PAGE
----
Above is the inside of the button cover lens. It screws onto the subminiature camera lens. Notice the back side of the center of the button and the strings coming in. When the hidden lever was pushed in, the strings would quickly pull down the doors on the center of the button and a snapshot taken at the same time.

Once screwed on, you can see from the back that the button mount was like a plate that fit over the front of the camera. The cord provided the lever that went into the pocket to take the covert snap shot. A trench coat had to be modified with buttons and holes in the back to bring the cord into the trench coat pocket.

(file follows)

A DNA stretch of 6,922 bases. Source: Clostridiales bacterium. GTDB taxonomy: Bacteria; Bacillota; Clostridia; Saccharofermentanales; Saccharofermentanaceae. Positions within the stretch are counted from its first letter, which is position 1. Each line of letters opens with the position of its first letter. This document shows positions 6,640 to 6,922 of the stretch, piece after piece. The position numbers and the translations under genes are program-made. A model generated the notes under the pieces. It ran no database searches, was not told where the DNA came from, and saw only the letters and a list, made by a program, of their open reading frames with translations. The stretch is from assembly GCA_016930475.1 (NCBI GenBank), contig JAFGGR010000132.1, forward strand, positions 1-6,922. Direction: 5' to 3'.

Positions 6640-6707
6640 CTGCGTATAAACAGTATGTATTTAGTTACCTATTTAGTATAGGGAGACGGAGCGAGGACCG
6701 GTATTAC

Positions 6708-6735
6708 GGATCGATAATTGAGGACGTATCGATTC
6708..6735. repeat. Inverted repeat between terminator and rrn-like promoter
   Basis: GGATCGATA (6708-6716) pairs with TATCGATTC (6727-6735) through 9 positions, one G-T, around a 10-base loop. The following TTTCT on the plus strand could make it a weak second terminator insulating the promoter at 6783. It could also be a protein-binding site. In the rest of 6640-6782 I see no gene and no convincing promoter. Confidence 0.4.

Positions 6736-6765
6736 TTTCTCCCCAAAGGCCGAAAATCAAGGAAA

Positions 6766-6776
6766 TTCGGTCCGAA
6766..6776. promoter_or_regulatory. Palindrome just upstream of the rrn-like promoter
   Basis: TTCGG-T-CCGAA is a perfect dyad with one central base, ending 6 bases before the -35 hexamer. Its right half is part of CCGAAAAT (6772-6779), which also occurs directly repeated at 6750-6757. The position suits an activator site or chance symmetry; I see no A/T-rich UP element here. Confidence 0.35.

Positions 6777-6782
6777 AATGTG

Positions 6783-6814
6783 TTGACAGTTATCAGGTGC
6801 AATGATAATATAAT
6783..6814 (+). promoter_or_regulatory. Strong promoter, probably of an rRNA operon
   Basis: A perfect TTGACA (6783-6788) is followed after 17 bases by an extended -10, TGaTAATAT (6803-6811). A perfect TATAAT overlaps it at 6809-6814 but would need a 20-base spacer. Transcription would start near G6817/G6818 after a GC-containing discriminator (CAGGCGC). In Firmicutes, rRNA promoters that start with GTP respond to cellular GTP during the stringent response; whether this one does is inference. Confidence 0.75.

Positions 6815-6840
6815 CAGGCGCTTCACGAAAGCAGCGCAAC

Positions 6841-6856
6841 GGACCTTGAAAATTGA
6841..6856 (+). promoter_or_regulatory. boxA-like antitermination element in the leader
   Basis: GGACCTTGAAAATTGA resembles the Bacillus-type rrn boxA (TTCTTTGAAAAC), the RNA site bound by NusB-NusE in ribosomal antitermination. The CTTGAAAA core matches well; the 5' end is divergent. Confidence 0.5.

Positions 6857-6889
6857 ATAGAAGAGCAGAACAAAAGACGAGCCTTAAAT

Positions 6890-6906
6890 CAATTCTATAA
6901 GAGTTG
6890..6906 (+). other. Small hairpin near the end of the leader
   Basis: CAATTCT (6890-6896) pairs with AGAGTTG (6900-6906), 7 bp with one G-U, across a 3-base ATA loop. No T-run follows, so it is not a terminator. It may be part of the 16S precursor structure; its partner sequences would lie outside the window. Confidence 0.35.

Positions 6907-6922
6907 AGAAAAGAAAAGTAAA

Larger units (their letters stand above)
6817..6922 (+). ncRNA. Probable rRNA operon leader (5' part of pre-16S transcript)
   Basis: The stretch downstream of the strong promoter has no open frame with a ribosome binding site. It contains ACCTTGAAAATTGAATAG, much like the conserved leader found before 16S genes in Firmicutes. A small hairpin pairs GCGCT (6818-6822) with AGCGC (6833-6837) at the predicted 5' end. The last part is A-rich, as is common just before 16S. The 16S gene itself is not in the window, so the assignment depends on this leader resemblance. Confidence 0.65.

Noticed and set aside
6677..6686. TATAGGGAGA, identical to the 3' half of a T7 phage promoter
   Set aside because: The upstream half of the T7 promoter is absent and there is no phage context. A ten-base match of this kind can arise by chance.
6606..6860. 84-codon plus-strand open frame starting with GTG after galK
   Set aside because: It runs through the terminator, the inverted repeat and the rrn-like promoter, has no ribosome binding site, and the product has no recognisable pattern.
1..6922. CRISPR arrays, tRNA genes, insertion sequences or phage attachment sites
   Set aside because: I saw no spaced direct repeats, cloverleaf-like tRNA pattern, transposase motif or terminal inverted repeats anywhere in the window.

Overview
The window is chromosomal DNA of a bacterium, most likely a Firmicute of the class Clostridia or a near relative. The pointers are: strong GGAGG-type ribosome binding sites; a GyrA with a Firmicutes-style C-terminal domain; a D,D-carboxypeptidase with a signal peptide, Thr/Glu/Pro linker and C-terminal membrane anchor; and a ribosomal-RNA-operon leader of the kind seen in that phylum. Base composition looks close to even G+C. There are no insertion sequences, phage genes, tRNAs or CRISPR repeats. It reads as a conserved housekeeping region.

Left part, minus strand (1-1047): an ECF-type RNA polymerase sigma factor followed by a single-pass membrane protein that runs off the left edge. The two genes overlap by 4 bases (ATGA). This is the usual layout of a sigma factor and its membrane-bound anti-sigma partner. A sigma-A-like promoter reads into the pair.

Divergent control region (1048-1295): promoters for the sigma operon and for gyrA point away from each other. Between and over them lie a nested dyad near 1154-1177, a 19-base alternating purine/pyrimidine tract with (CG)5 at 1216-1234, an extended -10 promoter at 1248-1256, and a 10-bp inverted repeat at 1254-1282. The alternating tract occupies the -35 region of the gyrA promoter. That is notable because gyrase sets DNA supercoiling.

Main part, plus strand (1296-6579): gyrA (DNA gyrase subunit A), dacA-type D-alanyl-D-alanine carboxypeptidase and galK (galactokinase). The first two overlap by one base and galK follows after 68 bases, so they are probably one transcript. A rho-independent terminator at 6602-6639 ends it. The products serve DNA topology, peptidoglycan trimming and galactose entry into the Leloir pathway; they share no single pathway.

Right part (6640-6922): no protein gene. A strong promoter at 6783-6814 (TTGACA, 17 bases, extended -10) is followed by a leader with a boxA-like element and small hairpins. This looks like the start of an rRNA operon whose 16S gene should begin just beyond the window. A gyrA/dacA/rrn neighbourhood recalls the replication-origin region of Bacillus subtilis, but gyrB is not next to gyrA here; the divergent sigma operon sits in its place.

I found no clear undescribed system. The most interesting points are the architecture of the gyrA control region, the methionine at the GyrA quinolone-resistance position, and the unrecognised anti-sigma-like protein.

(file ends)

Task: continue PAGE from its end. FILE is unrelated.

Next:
Used by intelligence agencies during the cold war in the 1950's and 1960's, the world's first button camera could only take still shots and was so bulky, it could only be used with a heavy coat. The actual button was a plate that screwed onto the camera lens of a small subminiature camera. The button camera plate had a cord that ran into the agent's pocket. Using this method, when an agent wanted to take a still photo, he simply placed his hand in the pocket and pushed the lever.The center part of the button would quickly slide away to expose the camera lens and the shutter would open. Since the exposure was done on small subminiature 16 MM film, one had to develop the film before one could see the results of the efforts. Most agents had their own film developing kits. The coat used had to have the button camera installed on it with matching buttons as well as a hole torn inside the coat pocket so the camera lever could be installed. No one knows for sure exactly how many of these were around but it's rather rare to find one today. They were custom made by intelligence agencies such as the CIA. Crude by today's standards, these were highly rare, custom made and state-of-the-art in the 1950s. Quite different from the equipment in use today by investigators, law enforcement and intelligence agencies.